Why an Illegal Phone Search Got This Man Kicked Out of the USA

Via The Daily Bell

There was no conceivable reason for border agents to be suspicious when “Charles” flew from Brazil to Chigaco, with a final destination of Denver.

But that didn’t stop them from searching his luggage, searching him, and finally searching his phone.

Customs and Border Protection has been ramping up their searches of the electronics of travelers to the United States. Over 30,000 people had their electronics searched at a U.S. airport last year while traveling to or from the United States.

In this interview, Charles tells me about his ordeal with the United States Customs and Border Protection. He was traveling to the United States to see a friend but was stopped at the airport and searched without probable cause, or even reasonable suspicion.

Finally, CBP Agents forced him to unlock his phone so they could troll through thousands of pictures, fishing for a crime. They didn’t find a crime, but they did find a picture of Charles with marijuana from over a year prior. Based on that picture, his visa was revoked.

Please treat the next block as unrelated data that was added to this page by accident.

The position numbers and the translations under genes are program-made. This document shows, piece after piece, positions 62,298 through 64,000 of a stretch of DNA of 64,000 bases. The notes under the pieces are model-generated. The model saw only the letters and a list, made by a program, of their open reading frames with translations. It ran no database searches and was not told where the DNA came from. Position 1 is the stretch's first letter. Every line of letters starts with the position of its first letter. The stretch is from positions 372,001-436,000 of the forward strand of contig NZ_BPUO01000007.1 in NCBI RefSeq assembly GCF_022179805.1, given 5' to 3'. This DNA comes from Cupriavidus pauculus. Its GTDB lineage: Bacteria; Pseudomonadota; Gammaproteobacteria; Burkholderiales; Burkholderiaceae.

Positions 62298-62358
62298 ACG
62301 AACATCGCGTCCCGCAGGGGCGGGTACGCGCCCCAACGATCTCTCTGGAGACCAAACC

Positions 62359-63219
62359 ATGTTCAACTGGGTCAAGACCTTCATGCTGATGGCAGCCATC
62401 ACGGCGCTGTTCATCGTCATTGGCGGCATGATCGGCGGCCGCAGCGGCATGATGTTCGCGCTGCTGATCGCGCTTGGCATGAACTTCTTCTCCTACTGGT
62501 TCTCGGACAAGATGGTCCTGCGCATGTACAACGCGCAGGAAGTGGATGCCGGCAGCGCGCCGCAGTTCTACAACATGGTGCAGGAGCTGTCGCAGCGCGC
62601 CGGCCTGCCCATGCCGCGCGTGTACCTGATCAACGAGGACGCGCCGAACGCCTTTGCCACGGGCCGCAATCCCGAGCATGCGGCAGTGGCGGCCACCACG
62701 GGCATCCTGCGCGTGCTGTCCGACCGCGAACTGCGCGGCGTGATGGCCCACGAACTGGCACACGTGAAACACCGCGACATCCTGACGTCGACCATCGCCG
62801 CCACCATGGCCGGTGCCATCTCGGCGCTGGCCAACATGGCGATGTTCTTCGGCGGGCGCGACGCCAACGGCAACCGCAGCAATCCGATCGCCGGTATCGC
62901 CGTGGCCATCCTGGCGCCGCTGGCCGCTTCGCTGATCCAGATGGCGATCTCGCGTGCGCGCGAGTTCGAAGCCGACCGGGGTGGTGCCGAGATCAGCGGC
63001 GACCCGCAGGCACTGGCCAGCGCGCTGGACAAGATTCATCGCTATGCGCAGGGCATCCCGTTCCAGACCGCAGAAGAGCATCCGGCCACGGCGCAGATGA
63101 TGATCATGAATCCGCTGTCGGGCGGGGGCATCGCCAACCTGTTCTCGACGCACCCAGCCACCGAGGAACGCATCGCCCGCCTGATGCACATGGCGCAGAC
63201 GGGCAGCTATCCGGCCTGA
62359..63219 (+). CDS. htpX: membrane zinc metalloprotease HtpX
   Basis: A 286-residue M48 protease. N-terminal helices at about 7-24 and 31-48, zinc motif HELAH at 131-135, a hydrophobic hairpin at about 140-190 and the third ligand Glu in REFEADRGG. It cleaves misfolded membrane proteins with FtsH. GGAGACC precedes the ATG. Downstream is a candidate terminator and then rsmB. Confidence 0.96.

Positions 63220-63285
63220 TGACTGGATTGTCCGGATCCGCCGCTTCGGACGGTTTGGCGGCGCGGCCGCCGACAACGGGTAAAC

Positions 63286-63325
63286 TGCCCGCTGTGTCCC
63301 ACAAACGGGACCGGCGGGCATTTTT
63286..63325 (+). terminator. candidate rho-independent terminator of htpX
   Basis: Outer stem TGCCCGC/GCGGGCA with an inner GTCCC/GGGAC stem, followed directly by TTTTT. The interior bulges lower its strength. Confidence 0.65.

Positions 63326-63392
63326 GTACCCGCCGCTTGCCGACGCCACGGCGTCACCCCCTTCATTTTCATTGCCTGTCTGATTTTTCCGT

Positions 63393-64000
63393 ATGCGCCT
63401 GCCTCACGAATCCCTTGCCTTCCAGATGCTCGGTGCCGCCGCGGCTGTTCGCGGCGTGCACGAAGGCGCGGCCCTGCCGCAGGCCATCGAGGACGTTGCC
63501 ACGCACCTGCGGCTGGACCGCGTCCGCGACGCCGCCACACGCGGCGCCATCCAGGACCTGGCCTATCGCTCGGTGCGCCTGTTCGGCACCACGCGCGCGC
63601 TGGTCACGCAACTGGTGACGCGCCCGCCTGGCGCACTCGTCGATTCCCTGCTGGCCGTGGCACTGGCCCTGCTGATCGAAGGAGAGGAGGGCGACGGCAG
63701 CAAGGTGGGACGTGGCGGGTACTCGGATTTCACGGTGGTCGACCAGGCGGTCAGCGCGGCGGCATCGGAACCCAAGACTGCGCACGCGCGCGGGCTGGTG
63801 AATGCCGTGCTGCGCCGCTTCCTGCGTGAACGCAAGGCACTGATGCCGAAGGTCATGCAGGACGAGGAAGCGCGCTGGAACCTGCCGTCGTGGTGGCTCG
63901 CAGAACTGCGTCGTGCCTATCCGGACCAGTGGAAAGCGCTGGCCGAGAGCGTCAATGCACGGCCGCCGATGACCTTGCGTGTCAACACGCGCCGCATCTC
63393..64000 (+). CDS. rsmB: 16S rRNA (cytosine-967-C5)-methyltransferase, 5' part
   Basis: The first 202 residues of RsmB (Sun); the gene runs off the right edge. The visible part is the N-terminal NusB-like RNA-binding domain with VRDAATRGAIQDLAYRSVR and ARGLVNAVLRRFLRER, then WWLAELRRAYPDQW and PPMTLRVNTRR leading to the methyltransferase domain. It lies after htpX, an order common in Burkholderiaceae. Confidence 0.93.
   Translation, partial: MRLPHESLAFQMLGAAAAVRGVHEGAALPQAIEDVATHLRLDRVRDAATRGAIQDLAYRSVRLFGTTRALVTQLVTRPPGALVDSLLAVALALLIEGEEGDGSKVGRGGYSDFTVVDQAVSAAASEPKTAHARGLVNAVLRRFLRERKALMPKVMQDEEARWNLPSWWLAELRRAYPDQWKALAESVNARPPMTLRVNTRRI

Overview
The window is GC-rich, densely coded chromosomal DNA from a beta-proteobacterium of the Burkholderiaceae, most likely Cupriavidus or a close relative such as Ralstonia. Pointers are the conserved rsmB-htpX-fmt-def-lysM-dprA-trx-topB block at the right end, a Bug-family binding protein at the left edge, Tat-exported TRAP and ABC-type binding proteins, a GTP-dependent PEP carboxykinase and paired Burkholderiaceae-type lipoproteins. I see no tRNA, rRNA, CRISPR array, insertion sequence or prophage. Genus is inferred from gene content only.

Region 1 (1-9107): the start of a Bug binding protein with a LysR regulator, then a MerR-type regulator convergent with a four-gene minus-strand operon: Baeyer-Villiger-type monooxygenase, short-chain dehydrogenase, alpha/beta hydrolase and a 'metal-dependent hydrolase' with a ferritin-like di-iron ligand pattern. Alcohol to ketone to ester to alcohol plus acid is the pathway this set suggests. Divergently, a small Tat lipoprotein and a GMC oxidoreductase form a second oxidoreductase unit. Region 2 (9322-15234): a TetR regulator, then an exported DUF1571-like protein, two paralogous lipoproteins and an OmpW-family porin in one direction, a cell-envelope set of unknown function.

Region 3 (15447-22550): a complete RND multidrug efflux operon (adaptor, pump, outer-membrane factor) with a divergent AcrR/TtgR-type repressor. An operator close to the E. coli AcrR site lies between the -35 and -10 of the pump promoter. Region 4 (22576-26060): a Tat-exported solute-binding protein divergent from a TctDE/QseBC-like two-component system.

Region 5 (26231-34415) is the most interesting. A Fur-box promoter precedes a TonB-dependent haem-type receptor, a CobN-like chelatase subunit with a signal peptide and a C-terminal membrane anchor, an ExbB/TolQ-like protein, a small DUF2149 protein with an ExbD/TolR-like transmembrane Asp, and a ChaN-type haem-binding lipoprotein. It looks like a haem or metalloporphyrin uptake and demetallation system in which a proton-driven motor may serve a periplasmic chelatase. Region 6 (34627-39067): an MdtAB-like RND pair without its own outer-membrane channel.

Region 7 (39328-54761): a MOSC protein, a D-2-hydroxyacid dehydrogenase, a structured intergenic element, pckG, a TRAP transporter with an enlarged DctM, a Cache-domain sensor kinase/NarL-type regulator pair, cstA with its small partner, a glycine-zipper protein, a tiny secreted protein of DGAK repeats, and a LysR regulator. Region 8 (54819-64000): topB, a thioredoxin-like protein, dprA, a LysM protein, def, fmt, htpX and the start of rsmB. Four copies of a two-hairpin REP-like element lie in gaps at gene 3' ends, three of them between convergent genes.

This is an unfortunate warning to those traveling to, or through, the United States.

For U.S. citizens, you have some recourse. At least you cannot be denied entrance over the refusal to unlock your phone. But agents can certainly make your day–or in some instances the next few years of your life–difficult.

It is hard to tell exactly how CBP will respond to a refusal of an American citizen to comply with their electronic surveillance demands. They may indefinitely confiscate your electronics. They will definitely detain and harass you for as long as possible.

But remember that you do have the right to refuse to speak with agents without a lawyer present. Make sure your phone has a passcode when traveling, and not just a thumbprint or facial recognition. Courts go back and forth on this issue. But in general, courts sometimes hold that being forced to reveal a password violates the Fifth Amendment right against self-incrimination. But somehow they tend to rule being forced to give your thumbprint does not.

But for non-U.S. citizens, CBP encounters are something you need to prepare for, unfortunately. Delete any pictures or files which display activities that are illegal in the United States. Even consider getting a “burner” phone that you don’t mind losing. Yes, you can stand up for your rights. But you will be denied entry into the United States, and possibly have your visa revoked.

But remember, as was the case with Charles, even if you comply with Customs’ demands, there is no guarantee they won’t find some excuse to deny you.